• The previously independent chapters “Accompanying Documents” and “Training and Training Material” have been integrated into the entire usability engineering process.

How is the usability engineering process structured?

First, the manufacturer must create a Use Specification. This contains, for example, the medical indication, the user group, the patient group and the body region. For example, it can make a difference whether a ventilator is to be used in the ambulance or on the station.

This is followed by a systematic analysis of the user interface with regard to safety-critical properties that may result in use errors. Subsequently, the manufacturer identifies hazards and hazardous situations as part of the risk analysis of the medical device. At this point, the standard advises to include findings from comparable medical devices.

Subsequently, the manufacturer determines and describes hazard-related usage scenarios which contain all tasks, their sequences and the corresponding severity of the damage. This is followed by the preparation of a User Interface Specification, which also includes testable technical requirements as well as information as to whether accompanying documentation and specific training are required.

The manufacturer shall then evaluate the user interface. The IEC 62366 standard describes various procedures and planning steps for this purpose. Finally, based on the evaluation results, the manufacturer implements the usable design of the user interface of the medical device.

Why is usability engineering also economically useful?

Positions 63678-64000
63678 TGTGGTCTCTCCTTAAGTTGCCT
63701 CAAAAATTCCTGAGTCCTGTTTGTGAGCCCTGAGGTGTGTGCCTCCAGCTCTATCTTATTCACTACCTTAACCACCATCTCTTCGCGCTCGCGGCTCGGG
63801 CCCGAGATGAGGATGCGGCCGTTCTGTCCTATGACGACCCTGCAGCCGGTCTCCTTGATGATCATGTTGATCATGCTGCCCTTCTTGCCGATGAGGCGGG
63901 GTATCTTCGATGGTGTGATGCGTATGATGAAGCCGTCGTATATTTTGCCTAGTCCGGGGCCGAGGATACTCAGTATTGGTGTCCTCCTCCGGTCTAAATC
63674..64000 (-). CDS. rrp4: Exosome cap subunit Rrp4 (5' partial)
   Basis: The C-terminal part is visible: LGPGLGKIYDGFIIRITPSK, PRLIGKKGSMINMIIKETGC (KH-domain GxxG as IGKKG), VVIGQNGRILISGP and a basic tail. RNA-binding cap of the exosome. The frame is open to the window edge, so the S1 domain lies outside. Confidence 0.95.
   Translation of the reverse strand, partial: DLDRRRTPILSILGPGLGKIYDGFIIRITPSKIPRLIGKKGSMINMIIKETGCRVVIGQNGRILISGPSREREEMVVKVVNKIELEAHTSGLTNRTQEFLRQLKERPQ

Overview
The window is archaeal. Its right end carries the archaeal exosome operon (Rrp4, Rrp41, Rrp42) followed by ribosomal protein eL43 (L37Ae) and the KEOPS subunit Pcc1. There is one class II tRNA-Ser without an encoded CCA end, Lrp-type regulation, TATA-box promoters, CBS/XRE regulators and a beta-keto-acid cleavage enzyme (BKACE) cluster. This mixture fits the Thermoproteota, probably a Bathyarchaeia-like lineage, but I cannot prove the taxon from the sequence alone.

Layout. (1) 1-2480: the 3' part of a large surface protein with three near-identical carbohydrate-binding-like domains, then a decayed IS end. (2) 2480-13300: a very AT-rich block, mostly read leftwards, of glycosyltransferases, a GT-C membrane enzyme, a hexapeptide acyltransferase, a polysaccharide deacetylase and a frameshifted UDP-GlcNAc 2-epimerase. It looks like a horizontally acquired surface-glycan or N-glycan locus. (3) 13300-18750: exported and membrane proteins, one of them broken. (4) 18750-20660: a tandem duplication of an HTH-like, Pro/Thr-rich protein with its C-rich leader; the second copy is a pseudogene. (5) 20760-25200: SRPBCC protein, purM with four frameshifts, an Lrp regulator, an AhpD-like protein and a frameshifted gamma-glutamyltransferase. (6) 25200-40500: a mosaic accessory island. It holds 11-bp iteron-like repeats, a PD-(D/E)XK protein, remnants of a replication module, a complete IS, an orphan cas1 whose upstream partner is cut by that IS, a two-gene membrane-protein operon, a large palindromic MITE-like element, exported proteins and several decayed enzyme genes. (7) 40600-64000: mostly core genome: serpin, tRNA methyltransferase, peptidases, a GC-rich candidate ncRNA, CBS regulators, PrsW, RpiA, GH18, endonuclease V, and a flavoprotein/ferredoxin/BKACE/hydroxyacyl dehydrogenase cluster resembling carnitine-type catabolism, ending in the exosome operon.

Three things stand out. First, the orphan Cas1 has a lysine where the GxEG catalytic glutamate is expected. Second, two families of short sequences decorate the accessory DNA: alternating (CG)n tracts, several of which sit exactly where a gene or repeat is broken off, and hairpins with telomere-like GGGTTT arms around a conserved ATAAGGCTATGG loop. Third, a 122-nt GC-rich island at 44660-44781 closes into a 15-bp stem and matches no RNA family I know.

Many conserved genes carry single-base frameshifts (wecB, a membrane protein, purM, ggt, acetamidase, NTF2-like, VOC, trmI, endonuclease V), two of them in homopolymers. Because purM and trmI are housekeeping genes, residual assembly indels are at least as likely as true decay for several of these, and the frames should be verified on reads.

A usable medical device also has advantages outside of regulatory requirements. In this way, the manufacturer receives valuable information at an early stage, which can shorten the time to market. The risk of design defects in the user interface, the correction of which can be time-consuming and expensive, is lower.

In addition, usability engineering is part of the mandatory risk management. Knowing the user’s view on your product is important to understand the real world circumstances in which your product has to work. Therefore, it should have an overall positive effect on the quality of the product file and its evaluation.

A further advantage is the higher acceptance of the user by more user-friendliness. This can result in competitive advantages. User training is also easier if the manufacturer focuses on intuitive operating concepts.

Overall, less advice and support from the manufacturer should be required in order to communicate operating concepts and processes to users. Users can also correct errors more easily themselves.

How do I perform usability engineering for medical software?

Although usability is an integral part of medical device development and the importance of medical device development has increased even further as a result of the MDR, many manufacturers and developers of medical software are not very familiar with it.

This concerns both the development of independent medical software and embedded software that is part of a medical device. Numerous questions arise with regard to the practical implementation of usability engineering:

  • How do I set up an efficient usability engineering process for my software?
  • What is the relationship between usability engineering, risk management and clinical evaluation?
  • At which points in the product life cycle does usability engineering play a role?
  • What is the concrete usability engineering process for software with regard to planning, use specification, risk analysis, user interface specification and evaluation?


Manufacturers should not neglect the usability of a product. It is part of risk management, which in turn is part of regulatory requirements.

A consistently operated usability engineering process leads to higher user satisfaction. Application errors occur less frequently and the handling of the product by users becomes more efficient.

In order to align product functions with user needs, usability should be taken into account at an early stage of development.

In addition, it has advantages to have usability engineering supervised by experts who are not involved in the actual production of the product. As externals, they do not yet know the product and are therefore not burdened with expectations and experiences. As a rule, usability specialists are also better acquainted with the required processes and documentation.